Pike Place Market
Seattle, King County, Washington
Pike Place Market is a public market in Seattle, Washington, United States. It opened on August 17, 1907 and is one of the oldest continuously operated public farmers' markets in the United States.
The Market is located roughly in the northwest corner of Seattle's central business district.
The first building at the Market was the Main Arcade. At its opening, a forty-piece band performed for a large cheering crowd.
By 1911, demand for the Market had grown so much that the number of available stalls had doubled, and extended north from Pike Street to Stewart Street, doubling in size since the opening of the Main Arcade. The west side of the stall lines were soon covered in an overhead canopy and roofing, becoming known as the "dry row". The last of the core buildings of the Market for the coming decades was obtained in 1916.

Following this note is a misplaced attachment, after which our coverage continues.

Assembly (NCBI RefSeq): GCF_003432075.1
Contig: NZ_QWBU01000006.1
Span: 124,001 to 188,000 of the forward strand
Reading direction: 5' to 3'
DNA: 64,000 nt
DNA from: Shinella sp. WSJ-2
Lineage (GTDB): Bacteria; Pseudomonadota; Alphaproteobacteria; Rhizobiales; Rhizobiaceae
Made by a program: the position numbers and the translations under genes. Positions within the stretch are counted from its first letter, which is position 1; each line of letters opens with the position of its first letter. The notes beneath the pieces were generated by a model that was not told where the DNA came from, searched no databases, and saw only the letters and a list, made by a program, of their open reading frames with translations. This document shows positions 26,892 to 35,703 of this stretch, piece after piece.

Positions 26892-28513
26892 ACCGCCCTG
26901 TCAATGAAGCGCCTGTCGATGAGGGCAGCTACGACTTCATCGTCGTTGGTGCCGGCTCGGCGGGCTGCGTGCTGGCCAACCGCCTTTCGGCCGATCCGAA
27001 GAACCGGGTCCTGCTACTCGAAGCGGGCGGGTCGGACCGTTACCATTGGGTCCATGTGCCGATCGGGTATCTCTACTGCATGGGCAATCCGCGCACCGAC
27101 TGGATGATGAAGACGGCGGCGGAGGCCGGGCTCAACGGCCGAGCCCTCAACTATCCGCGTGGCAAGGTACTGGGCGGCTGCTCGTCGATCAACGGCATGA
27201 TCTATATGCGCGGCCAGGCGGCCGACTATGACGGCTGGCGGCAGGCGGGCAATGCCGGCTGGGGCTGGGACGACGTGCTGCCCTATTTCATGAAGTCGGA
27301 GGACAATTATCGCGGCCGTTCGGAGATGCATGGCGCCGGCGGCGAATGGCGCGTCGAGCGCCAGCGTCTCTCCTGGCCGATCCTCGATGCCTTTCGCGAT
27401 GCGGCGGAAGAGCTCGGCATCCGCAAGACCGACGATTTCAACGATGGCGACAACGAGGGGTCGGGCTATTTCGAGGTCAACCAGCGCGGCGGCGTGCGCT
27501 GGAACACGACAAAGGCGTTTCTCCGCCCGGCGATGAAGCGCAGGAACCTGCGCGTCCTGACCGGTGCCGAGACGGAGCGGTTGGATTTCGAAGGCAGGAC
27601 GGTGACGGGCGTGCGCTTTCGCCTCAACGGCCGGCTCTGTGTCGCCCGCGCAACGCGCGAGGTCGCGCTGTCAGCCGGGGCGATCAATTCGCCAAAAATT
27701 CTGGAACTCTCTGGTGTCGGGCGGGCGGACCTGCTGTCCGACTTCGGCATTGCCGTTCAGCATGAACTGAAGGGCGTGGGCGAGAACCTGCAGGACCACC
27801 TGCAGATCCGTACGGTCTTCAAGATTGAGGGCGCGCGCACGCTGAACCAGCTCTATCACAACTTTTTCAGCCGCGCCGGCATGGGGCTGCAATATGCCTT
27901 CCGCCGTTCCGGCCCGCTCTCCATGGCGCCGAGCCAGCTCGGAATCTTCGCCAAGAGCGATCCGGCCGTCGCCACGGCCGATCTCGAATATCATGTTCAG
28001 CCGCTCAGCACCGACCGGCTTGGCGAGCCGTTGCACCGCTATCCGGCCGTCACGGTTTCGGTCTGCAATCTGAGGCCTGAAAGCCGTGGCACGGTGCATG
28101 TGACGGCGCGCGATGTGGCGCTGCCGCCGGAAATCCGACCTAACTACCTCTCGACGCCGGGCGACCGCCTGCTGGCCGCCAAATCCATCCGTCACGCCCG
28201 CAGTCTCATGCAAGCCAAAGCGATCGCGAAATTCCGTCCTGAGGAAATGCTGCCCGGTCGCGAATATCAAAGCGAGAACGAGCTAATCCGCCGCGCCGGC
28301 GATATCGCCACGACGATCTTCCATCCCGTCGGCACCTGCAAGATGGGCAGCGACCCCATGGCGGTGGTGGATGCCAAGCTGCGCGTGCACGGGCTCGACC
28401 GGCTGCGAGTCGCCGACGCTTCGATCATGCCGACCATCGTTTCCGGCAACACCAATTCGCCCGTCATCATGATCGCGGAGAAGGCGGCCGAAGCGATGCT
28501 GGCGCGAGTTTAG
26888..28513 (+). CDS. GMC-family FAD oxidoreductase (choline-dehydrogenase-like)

On November 2, 1971 that created a historic preservation zone and returned the Market to public hands. The Pike Place Market Preservation and Development Authority was created by the city to run the Market. Over the course of the 1970s, all the Market's historic buildings were restored and renovated using the original plans and blueprints and appropriate materials.
Pike Place Market celebrated its 100-year anniversary on August 17, 2007. A wide variety of activities and events took place, and a concert was held in Victor Steinbrueck Park in the evening, consisting entirely of songs related one or another way to Seattle.
One of the Market's major attractions is Pike Place Fish Market, where employees throw three-foot salmon and other fish to each other rather than passing them by hand. When a customer orders a fish, an employee at the Fish Market's ice-covered fish table picks up the fish and hurls it over the countertop, where another employee catches it and preps it for sale.
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